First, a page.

“You are not going to see me go on like some hibernation where I’m like saying ‘oh woe is me,’” DeSantis said.

Gov. Ron DeSantis has said publicly that he’s refocused on his job as governor after spending eight months campaigning for president. | Jamie Kelter Davis for POLITICO

TALLAHASSEE, Florida — Gov. Ron DeSantis may be done with the presidential race. But he’s not done with Florida, and he’s out to prove it.

In recent days, DeSantis has held press conferences ripping into President Joe Biden, Congress and Washington insiders. He’s weighed in on legislative battles underway in Tallahassee. The Republican governor even offered to send 1,000 troops to the southern border, all as he aims to resurrect his image and influence in his home state.

It all echoes early 2023, when DeSantis was gearing up for his much-anticipated 2024 bid against former President Donald Trump and other GOP candidates for president. Now less than two weeks after he returned to Florida as a failed White House aspirant, people within the DeSantis orbit say the governor is reminding Floridians that he’s still the state’s top official — while looking to his political future.

“This guy is never going to let the grass grow under his feet,” said longtime supporter and fundraiser Nick Iarossi. “He’s hit the ground running.”

DeSantis himself has said publicly that he’s refocused on his job as governor after spending eight months campaigning for president. He still has nearly three years left in the role before he’s termed out of office.

“You are not going to see me go on like some hibernation where I’m like saying ‘oh woe is me,’” DeSantis said during a press conference he held in Miami Beach this week. “That’s just not how I am.”

The moves by DeSantis come following signs that his clout in Florida had ebbed. He was unable to sway legislative leaders to consider a bill that would have opened the door for a casino in Miami Beach. Florida still has an affordability crisis and its property insurance market remains in turmoil — a fact that even Trump used against the governor.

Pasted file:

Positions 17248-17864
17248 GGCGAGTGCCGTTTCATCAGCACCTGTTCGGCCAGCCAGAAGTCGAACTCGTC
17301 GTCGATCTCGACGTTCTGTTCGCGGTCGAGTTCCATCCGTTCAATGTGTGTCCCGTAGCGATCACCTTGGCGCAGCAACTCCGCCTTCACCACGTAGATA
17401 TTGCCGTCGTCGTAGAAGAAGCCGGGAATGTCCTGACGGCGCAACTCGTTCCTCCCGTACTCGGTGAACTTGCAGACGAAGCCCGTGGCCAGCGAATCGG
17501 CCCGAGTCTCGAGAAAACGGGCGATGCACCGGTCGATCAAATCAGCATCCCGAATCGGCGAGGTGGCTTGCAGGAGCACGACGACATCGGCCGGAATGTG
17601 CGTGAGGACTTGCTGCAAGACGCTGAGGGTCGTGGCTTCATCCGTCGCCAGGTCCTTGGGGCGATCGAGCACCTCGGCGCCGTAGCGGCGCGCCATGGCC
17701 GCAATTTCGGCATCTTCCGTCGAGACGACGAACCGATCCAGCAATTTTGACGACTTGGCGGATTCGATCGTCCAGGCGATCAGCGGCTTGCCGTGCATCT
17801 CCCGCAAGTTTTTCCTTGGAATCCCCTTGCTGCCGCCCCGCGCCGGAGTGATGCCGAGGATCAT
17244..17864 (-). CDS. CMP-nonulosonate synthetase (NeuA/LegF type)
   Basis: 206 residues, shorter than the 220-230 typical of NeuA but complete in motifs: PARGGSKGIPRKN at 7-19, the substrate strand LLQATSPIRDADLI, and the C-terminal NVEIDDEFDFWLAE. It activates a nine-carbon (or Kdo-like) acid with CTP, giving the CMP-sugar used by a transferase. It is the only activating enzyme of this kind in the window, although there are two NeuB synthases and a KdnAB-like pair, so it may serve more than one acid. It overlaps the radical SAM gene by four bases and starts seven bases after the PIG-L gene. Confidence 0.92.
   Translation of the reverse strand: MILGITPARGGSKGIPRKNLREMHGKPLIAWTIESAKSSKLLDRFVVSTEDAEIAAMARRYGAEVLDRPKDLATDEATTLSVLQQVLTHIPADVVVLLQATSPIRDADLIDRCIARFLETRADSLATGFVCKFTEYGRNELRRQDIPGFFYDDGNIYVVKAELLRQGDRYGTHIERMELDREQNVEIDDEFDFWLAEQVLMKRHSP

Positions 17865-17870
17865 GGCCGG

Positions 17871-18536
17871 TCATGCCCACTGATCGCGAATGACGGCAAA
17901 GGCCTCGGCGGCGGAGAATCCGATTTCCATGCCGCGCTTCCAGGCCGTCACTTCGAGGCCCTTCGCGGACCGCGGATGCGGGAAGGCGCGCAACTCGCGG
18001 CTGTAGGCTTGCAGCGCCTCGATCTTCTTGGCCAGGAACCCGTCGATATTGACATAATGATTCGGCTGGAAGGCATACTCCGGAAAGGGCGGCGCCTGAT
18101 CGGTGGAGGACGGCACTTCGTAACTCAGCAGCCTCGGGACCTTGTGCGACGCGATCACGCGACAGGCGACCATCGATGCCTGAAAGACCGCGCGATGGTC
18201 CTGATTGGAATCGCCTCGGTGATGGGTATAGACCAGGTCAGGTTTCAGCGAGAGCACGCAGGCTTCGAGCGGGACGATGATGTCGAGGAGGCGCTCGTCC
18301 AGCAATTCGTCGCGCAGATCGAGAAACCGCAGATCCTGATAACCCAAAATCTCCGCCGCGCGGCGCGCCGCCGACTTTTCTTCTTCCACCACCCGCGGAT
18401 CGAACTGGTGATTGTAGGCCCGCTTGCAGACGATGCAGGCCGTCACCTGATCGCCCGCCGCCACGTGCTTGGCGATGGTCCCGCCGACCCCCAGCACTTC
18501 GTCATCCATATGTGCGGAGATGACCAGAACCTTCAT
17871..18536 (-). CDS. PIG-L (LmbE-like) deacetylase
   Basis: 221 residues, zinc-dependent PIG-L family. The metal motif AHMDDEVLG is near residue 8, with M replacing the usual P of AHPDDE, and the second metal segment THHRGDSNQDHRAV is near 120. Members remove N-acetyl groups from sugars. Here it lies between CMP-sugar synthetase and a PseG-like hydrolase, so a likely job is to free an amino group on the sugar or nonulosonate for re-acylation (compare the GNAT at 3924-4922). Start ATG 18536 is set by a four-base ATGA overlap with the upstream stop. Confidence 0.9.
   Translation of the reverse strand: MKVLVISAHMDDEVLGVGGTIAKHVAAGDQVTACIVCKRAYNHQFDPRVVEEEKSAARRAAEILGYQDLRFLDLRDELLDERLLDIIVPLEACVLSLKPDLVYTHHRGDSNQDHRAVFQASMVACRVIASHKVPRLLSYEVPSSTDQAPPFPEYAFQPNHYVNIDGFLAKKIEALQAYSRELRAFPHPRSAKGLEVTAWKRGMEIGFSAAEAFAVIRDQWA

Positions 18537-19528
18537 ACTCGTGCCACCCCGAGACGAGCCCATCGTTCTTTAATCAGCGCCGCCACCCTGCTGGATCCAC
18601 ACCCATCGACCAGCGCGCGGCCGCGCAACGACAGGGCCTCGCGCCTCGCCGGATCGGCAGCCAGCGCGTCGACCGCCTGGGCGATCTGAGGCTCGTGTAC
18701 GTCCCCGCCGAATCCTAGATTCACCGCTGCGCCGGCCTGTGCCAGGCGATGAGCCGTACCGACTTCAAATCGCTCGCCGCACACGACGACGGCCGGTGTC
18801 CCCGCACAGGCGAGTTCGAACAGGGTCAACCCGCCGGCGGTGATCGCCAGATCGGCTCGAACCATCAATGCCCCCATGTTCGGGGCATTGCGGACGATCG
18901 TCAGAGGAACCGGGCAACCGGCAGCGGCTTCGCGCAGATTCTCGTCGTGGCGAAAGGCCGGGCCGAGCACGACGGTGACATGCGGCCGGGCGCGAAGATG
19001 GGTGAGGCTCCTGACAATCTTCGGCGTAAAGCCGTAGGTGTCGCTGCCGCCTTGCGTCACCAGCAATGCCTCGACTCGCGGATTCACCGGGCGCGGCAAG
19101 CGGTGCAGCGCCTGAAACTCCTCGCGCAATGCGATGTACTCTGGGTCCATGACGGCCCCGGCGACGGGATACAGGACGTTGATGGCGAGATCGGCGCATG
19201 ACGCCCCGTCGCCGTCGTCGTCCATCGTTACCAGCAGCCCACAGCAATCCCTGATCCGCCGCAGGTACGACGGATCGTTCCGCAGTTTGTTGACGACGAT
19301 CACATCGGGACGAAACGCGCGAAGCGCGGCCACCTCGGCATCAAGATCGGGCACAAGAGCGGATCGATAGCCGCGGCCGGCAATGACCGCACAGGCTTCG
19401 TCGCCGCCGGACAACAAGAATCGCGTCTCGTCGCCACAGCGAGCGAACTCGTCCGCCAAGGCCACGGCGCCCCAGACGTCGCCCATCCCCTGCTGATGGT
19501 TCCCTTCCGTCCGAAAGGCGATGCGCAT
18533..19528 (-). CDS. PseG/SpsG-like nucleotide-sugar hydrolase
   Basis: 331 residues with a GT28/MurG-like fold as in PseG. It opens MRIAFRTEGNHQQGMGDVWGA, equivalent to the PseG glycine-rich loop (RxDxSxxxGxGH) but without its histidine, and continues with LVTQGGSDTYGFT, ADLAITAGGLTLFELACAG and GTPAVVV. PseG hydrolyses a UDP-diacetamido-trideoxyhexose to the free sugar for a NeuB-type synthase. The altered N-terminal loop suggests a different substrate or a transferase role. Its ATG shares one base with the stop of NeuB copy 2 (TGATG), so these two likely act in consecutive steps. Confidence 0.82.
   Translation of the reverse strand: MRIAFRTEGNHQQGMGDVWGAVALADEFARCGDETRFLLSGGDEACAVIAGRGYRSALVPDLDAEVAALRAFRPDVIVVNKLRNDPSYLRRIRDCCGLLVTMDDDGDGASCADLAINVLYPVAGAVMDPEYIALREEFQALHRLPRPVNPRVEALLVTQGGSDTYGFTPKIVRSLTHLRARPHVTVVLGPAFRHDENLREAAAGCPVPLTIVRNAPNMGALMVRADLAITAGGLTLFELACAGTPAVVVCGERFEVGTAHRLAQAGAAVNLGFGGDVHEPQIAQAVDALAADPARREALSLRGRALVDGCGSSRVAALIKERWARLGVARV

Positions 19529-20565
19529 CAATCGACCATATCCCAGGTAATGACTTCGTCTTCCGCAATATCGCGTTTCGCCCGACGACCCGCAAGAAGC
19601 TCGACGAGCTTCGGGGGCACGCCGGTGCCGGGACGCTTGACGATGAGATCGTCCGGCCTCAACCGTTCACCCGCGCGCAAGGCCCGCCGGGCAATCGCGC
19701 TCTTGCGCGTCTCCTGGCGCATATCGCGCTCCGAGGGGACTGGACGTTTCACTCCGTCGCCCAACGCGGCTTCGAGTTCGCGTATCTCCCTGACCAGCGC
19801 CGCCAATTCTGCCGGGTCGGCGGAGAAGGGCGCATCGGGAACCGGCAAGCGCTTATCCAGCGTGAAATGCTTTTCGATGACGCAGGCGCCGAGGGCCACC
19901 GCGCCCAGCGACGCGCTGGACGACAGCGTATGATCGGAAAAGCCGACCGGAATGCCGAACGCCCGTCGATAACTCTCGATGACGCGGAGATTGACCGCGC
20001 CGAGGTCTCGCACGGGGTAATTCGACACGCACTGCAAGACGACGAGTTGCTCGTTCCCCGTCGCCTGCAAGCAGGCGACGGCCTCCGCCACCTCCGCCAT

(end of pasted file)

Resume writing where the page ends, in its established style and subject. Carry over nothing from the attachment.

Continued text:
Questions remain over DeSantis’ political future. Several supporters granted anonymity to speak candidly about the governor said they expect him to run for president again and predict he will start raising money for state-level political activities later in the year. He’s also called dozens of donors to thank them for their help — a surprising move for a governor not known for his people skills.

But with 2028 four years away, those who have talked to DeSantis since he left the race say he’s prioritizing Florida.

“He’s focused on being governor,” said Peter Collins, a co-founder and managing principal of Tampa-based Forge Capital Partners, who donated $20,000 to Fight Right — a super PAC that aided DeSantis’ run.

One former campaign operative added that people shouldn’t make assumptions about his recent actions. “I don’t see any signs that he is building a presidential campaign in waiting whatsoever,” said the operative, who was granted anonymity to speak about the governor.

DeSantis officially began his campaign for president in May of last year and spent months on the road as he barnstormed in Iowa, New Hampshire and South Carolina. He tried to sell GOP voters on the idea that he was an accomplished Republican who won a big reelection victory and could beat Biden in November. Yet his campaign had multiple tactical and strategic missteps along the way. He also lost traction among Republicans who instead rallied to Donald Trump even as criminal indictments piled up against the former president.

In the two weeks since DeSantis’ bid for president collapsed, he has revved up his official side activities.

DeSantis called on Florida legislators to back resolutions for four federal constitutional amendments, including ones that create congressional term limits. The governor has also thrown his support behind contentious bills lawmakers are moving through this year’s legislative session, including one that would block cities and counties from removing Confederate memorials. He single-handedly derailed a top priority of GOP Chief Financial Officer Jimmy Patronis when he threatened to veto a Patronis-backed bill to use taxpayer money to help pay Trump’s legal fees.

“I mean, we’ve probably done more than any governor in the country just in the last couple of weeks and that’s, I think that’s what people expect,” said DeSantis during an event he held Tuesday in central Florida to highlight programs to assist manatees.

DeSantis has also been a bit more relaxed at times since returning to Florida and posted social media videos that seem more personable, such as one featuring his son predicting (correctly) who would wind up playing in this week’s Super Bowl.

To his Democratic critics, DeSantis’ recent actions smack of desperation and a thirst to remain politically relevant at the national level.

“It seems kind of strange,” said state Rep. Fentrice Driskell, the leader of House Democrats. “There were hopes he would focus on issues relevant to Floridians. I think we have seen media events that seem to be very gimmicky, and very much in the context of political stunts that we came to expect of him when he was a presidential candidate.”

Source: Politico

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